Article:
However, the GoM is hardly in the clear, and all the researchers involved are quick to point out that this increase isn’t necessarily good news. Many fish and fish larvae were likely lost in the spill, and it will taking longer to discern these effects with the dramatic impact the fishing closure had on the data. Either way, it is an interesting story, and certainly one worth thinking about.
There is some speculation about the FDA’s standards for Gulf seafood. Granted, I know the government wants to do everything it can to restore the economy to this oil-ravaged region. According to some recent posts, the FDA may be allowing higher PAH levels in shrimp, crabs and oysters sold for consumption, because they assume that most people in the US don’t eat very much seafood in a month, and that the majority eat significantly more finfish than shellfish. It appears as though the new concentrations for BaPe for shellfish in the Gulf is 3x higher than the levels allowed in other recent oil spills. In addition, some lab testing not done by the FDA suggest that the levels of PAH in the shellfish is much higher than this allowable limit. Of course, this calls to questions differences in methods for testing, but there might be some cause for concern here. We all heard about the sniff test method.
It speaks volumes when even the fisherman are questioning the reopening of the Gulf fisheries. Sure, we all like a shrimp cocktail now and then, but is it possible the FDA, under pressure from state and federal government, lowered safety standards to try to bring some revenue back into this part of the country? I’d like to think things don’t work that way, but I don’t know. I will look for a more reputable source for this news, but when I saw this, I thought it might be worth mentioning.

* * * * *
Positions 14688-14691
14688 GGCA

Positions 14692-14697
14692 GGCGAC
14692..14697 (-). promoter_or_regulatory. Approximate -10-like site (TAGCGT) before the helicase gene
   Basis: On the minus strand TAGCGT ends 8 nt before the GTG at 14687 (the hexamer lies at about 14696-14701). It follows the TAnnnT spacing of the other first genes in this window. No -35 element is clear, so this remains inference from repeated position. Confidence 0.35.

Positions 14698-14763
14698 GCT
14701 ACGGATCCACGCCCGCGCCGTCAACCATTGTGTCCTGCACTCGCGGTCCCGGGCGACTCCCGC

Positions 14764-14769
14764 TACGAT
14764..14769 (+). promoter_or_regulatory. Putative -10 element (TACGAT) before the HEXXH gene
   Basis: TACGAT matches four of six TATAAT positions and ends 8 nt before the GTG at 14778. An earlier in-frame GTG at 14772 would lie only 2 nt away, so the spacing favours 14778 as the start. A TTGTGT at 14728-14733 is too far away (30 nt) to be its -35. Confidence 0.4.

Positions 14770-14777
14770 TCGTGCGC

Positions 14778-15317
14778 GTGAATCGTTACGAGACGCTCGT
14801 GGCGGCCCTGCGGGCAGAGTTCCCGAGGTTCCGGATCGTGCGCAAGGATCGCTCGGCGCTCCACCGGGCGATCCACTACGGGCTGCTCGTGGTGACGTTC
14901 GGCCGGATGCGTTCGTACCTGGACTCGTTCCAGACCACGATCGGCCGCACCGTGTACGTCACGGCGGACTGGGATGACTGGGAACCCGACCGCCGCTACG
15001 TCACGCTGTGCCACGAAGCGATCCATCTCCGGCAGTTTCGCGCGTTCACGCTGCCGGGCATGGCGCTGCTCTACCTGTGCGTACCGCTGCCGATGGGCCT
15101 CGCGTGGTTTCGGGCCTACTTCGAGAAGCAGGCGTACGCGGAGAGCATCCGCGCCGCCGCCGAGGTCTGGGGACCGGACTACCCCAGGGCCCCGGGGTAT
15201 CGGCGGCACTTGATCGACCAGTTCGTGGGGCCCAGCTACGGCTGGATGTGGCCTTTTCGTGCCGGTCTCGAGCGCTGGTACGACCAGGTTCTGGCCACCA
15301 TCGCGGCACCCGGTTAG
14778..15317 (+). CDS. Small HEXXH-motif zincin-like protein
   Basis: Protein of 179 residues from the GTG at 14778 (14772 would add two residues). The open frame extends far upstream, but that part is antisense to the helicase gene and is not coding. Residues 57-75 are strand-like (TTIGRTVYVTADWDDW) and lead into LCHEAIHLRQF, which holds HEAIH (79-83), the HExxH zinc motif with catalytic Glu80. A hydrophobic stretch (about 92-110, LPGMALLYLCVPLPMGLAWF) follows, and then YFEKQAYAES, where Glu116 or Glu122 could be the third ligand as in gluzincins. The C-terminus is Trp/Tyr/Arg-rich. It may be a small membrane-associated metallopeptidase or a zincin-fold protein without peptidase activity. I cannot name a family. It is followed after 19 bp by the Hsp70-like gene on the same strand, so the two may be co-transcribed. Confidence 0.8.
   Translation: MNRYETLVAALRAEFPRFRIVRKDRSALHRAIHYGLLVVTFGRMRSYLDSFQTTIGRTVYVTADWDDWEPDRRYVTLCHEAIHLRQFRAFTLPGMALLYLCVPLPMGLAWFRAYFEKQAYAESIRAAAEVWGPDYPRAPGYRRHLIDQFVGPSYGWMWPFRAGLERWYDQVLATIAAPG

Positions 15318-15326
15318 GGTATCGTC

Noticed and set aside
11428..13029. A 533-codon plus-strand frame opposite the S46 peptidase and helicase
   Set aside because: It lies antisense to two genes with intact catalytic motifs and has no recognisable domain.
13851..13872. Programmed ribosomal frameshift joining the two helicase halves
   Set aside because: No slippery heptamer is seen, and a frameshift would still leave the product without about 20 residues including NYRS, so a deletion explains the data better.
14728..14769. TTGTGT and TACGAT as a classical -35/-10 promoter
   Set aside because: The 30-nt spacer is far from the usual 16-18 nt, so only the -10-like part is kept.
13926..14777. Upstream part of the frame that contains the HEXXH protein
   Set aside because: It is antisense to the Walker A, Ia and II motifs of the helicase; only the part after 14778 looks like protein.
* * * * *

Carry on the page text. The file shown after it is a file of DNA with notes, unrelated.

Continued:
Well, now I’ve seen everything. Well maybe not everything, but in all my NY diving, I had never seen this: eelgrass on an exposed, essentially oceanic sandy, rocky bottom, and a school of YOY cod. I have heard about eelgrass in these locations. I have heard that there have been increasing cod landings in NY over the past 2 winters. I have even read that juvenile cod utilize eelgrass. But I had never actually seen it until last week, when we dove along the south-western corner of Fisher’s Island.
We were out there for the day looking at some eelgrass for some new projects we are working on in the lab and in addition to collect samples for genetic analysis for a colleague’s (Jamie Brisbin‘s) research. After we were done at our site for the day, we decided to take a quick drop in along the exposed southern shore where the grass was supposed to be extremely tall and growing in a relatively rocky habitat. It was a pretty cool site – I saw typically rocky subtidal macroalgae – kelps, fucoids, coralline – with patchy eelgrass mixed in. It was pretty exciting and cool to see (although my picture below hardly does it justice).
But while I was down there, I was surrounded by what appeared to me to be young of the year (or at the most young juvenile) cod. I am in no means a fish biologist, so I might be off a bit in estimating their age, but they were definitely gadiforms, and I am fairly confident they were Atlantic cod, Gadus morhua. The distinguishing feature for me was the 3 dorsal fins. Either way, I was surprised to be surrounded by this school, although again, these pictures do them no justice. I found it difficult to get good photos – it was late in the day, the water was surgey (I just made up a word I think), and I just couldn’t get very close, so I was limited by the capabilities of my Sea and Sea camera. That didn’t stop me from trying, mind you. I was swimming, hands extended in front of me and (don’t try this at home) holding my breath while diving and snapping away. Everytime I let out a breath, they would swim away. This is poor diving practice, and I wasn’t holding my breath for long – just slightly longer than my normal breathing rhythms – it was just my best chance at getting any shots at all.
But then I realized, wow, these are a bunch of young cod and they are staying in this area where there is eelgrass. And I remembered an article I read about YOY cod and survival in eelgrass meadows. And since my experiences with eelgrass have always been in lagoonal-type estuaries where we don’t see cod (although we do see their cousins Atlantic tomcod and hake), I was excited to see both eelgrass and cod in the same place (mind you, I had never seen cod while diving either). So I was sitting on the bottom, trying to follow this school of fish and get any good pictures, and thought this is what that paper was talking about. I will detail the paper below.